"All I can tell you for sure is that it will look amazing," says Bourdain, who is also working on a novel, doing some writing for an HBO show, and overall staying too busy.

Over the years, as he has become beloved for his badassery, he has simultaneously softened and seems compelled to show his gratitude, perhaps because he feels like he isn't good at expressing it.

"It's been a failing of mine," he says. "I feel ridiculously lucky every day. I just remember very well the smell of the griddle. I still know that smell in my bones, and I'm glad I'm not there, at some sad sack lunch joint. I know what work is. I never expected to live this long, to have a beautiful little girl, to see the world, for the world to be so nice. I never expected to know Thomas Keller or any of my heroes. Yeah, I'm grateful, very grateful."

As for his fuck-all attitude, it seems hard-wired in the guy, mainly because, like Johnny Rotten or Glenn Danzig, he is truly a misfit, always has been, always will be.

"I feel no compulsion or responsibility to play the leather-jacketed-asshole part forever, but I'm not looking to morph into the elder statesmen of food writing," he muses. "I've done the best I can to make sure that never happens. I just think I'm constitutionally incapable of changing. It was already too late for me. When I wrote Kitchen Confidential, my personality was locked in, and I was rewarded for that. I never had a reason to behave. It's a bit of an impediment too. I'm used to hanging out with chefs. I'm socially awkward hanging out in the real world. If I'm in a social situation without chefs, I feel like Quasimodo."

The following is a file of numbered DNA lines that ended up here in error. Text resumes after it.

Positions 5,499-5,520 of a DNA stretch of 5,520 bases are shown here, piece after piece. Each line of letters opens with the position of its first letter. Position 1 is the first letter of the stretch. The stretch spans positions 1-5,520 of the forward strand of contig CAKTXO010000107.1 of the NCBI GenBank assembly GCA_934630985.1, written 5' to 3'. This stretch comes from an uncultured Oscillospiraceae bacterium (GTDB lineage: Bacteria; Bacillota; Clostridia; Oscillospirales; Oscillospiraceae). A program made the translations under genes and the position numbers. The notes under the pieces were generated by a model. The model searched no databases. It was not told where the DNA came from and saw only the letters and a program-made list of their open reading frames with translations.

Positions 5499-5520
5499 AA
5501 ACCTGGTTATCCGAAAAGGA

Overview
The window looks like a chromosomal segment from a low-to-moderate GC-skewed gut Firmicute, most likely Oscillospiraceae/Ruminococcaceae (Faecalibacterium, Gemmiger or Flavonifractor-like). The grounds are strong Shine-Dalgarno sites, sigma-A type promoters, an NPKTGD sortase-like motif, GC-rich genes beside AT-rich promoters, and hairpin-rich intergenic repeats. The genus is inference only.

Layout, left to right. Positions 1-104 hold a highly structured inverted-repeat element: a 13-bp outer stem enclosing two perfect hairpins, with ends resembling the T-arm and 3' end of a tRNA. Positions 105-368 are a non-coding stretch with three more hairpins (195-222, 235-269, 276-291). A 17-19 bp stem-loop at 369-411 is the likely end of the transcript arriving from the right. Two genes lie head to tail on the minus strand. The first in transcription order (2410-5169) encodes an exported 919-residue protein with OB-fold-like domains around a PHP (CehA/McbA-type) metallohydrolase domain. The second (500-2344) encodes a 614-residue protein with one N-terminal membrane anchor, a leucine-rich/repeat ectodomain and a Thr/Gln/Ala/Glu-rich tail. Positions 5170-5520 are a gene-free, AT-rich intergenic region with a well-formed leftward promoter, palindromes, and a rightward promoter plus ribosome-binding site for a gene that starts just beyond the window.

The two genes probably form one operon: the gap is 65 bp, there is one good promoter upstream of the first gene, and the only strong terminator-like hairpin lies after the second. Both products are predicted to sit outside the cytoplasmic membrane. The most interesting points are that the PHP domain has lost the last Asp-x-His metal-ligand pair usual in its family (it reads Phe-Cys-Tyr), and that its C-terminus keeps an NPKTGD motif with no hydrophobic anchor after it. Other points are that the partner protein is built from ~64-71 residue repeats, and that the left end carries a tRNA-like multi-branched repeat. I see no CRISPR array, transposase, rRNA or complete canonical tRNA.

But that might be exactly what his fans love about him. He's admittedly flawed. He's sort of trying to be a better guy. He's like an everyman thrown into the world of celebrity, with an edgy outsider perspective. He's still not afraid to call a cunt a cunt. That sort of misguided bravado is a thing of beauty for a weird cross-section of people.

When he takes the stage in Charleston on Friday night, he has no idea what to expect. "It depends on what city, what day of the week," he says, remembering a show in New York with an audience that was surely 50 percent Filipino. "You never know who the average fan is. It just completely turns around. I just don't know, and if I think I know, I get kicked in the crotch — or pleasantly surprised. My audience is farmers, Marines, cooks, Asian Americans, heavily tattooed slackers, low nuts, culinary students, tormented loners. You just never know."

And he says the audience shapes the show with what they ask during the Q&A session.

Here's a tip: don't ask him the best thing he's ever eaten (so trite), don't invite him to your house (embarrassing for both you and him), don't bother with where he'll be eating in town (he doesn't want a thousand people showing up for dinner). Instead, find one of his blistering rants, one that mortally attacks your special place, and challenge him on it.

Maybe you don't think Alan Richman is a cunt or that John Mariani is a "professional junketeer" and a "one-man schnorrer." Or perhaps you're a finch-loving vegan horrified by the opening chapter of Bourdain's latest book Medium Raw, which details in orgiastic prose the eating of an ortolan, a protected species that is the ultimate holy grail for serious gastronomes. Does this description horrify you: "We place our napkins over our heads, hiding our faces from God, and with burning fingertips lift our birds gingerly by their hot skulls, placing them feet first into our mouths — only their heads and beaks protruding." If it does, Bourdain welcomes your horror and hostility.

"I'd much rather have an angry vegan," he says, "or a fervid fan of Billy Joel."

Now that's a rock star for you.